Alzheimer’s disease inspired family business

A woman who lost her mother to Alzheimer’s disease is using her grief to help others.

Michele Healy, along with her daughter Darcie, have started the Memory Collectors after Michele’s 91-year-old mother died last February before the family had a chance to document her life.

Michele and Darcie realised that many people missed out on recording memories before their loved ones passed away.

“My mum Patricia had Alzheimer’s for 11 years and it was too far advanced before we realised that we hadn’t any of her stories recorded,” said Michele.

“Unfortunately we had to say goodbye to her last February. She was 91 when she died and would have had a wealth of local history and tales to recall.”

The pair now create biography movies for families using a team of writers, videographers and psychologists. They can also incorporate old footage and family photographs into any film biography.

“Most of us have easy access to cameras but so few of us have the time and expertise to pull together all our pictures, videos and stories and present it in a beautifully finished film,” said Darcie.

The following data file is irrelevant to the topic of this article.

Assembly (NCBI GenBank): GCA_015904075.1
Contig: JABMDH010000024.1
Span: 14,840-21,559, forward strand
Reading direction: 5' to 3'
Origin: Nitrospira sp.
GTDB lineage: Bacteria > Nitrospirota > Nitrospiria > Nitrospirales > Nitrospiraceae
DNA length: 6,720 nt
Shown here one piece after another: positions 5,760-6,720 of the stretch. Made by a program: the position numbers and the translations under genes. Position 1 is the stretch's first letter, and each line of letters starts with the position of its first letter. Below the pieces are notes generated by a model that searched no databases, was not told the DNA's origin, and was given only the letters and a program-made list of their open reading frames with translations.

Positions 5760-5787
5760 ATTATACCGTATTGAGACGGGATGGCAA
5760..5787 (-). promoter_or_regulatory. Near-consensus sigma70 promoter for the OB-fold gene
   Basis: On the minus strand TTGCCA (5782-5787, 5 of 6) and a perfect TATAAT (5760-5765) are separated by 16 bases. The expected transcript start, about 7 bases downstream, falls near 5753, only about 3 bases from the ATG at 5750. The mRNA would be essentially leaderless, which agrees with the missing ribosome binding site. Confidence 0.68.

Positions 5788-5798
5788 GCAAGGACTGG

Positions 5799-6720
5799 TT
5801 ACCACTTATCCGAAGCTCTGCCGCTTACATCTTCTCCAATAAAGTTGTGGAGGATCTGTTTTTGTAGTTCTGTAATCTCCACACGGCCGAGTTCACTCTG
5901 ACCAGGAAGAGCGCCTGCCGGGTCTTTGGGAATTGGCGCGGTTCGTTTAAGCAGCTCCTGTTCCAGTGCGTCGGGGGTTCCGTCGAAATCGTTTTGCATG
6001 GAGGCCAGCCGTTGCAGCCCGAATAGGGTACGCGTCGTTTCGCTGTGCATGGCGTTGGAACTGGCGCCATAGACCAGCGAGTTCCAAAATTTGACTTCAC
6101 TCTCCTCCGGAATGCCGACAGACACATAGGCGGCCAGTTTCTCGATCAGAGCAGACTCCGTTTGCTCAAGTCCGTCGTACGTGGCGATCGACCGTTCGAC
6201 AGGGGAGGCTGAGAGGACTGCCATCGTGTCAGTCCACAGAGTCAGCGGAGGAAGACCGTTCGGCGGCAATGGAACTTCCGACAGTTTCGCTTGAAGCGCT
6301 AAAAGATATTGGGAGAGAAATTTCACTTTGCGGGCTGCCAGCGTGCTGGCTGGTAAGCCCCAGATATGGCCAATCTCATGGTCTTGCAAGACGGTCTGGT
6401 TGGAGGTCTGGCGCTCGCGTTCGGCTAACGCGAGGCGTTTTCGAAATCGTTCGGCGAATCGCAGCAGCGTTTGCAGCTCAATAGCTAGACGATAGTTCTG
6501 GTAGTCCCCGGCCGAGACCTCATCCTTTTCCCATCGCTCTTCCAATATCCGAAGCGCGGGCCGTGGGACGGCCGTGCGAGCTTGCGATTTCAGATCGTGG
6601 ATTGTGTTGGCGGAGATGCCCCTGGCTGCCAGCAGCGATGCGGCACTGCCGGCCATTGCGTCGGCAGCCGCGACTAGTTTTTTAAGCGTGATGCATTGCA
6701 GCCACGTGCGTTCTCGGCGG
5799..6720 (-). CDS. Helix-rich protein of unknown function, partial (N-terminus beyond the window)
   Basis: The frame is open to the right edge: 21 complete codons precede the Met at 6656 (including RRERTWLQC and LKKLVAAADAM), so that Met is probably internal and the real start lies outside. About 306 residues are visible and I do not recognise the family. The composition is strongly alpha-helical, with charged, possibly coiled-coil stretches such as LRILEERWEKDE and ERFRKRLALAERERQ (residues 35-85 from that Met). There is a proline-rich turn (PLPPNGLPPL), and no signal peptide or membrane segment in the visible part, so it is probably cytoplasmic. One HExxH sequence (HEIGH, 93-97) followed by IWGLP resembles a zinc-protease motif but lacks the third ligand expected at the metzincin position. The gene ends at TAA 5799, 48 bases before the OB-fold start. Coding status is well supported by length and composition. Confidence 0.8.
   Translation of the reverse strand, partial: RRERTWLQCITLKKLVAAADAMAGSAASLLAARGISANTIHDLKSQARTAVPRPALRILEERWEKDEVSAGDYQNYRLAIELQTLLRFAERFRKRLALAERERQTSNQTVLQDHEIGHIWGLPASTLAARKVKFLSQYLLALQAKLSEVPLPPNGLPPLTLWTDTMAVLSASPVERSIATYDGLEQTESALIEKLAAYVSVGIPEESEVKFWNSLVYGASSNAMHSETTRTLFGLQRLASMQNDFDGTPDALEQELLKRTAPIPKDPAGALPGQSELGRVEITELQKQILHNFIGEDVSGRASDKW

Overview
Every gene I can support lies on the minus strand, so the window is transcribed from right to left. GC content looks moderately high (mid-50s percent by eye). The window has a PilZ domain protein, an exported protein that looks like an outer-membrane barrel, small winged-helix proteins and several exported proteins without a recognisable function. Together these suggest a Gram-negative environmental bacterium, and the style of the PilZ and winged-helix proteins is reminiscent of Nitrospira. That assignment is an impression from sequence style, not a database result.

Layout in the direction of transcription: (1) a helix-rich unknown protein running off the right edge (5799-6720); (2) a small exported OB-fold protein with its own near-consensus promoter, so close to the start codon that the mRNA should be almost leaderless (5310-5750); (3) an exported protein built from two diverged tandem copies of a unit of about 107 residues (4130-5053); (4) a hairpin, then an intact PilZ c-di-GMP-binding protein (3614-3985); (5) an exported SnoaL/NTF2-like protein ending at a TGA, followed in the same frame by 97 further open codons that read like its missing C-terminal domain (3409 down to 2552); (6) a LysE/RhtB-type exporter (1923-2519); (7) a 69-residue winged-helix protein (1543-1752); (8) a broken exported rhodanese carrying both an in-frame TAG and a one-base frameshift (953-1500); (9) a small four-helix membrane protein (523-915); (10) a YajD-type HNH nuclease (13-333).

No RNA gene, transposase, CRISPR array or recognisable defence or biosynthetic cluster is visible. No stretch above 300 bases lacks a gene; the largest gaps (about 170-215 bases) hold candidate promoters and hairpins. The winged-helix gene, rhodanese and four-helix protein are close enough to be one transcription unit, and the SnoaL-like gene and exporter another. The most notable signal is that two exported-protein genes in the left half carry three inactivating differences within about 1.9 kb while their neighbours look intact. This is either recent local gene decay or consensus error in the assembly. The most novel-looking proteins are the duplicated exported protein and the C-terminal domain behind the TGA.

“Telling stories can be a daunting task so we go to a client’s home and make sure they are comfortable talking to us before filming begins. The client is delighted to have had their memories recorded and families are elated to have footage they can watch and enjoy over and over again. It’s a very emotional and inter-generational thing.”

The mother-daughter duo have been approached for all sorts of family occasions since launching their business, not just for capturing memories of people at the end of their lives. Families have hired them to record a child emigrating, a loved one celebrating a birthday and even pregnancies.

“Time marches on and before you know it, there are no more words, only cherished memories. As one client described it — it really is the closest you can get to leaving a part of you behind,” said Darcie.

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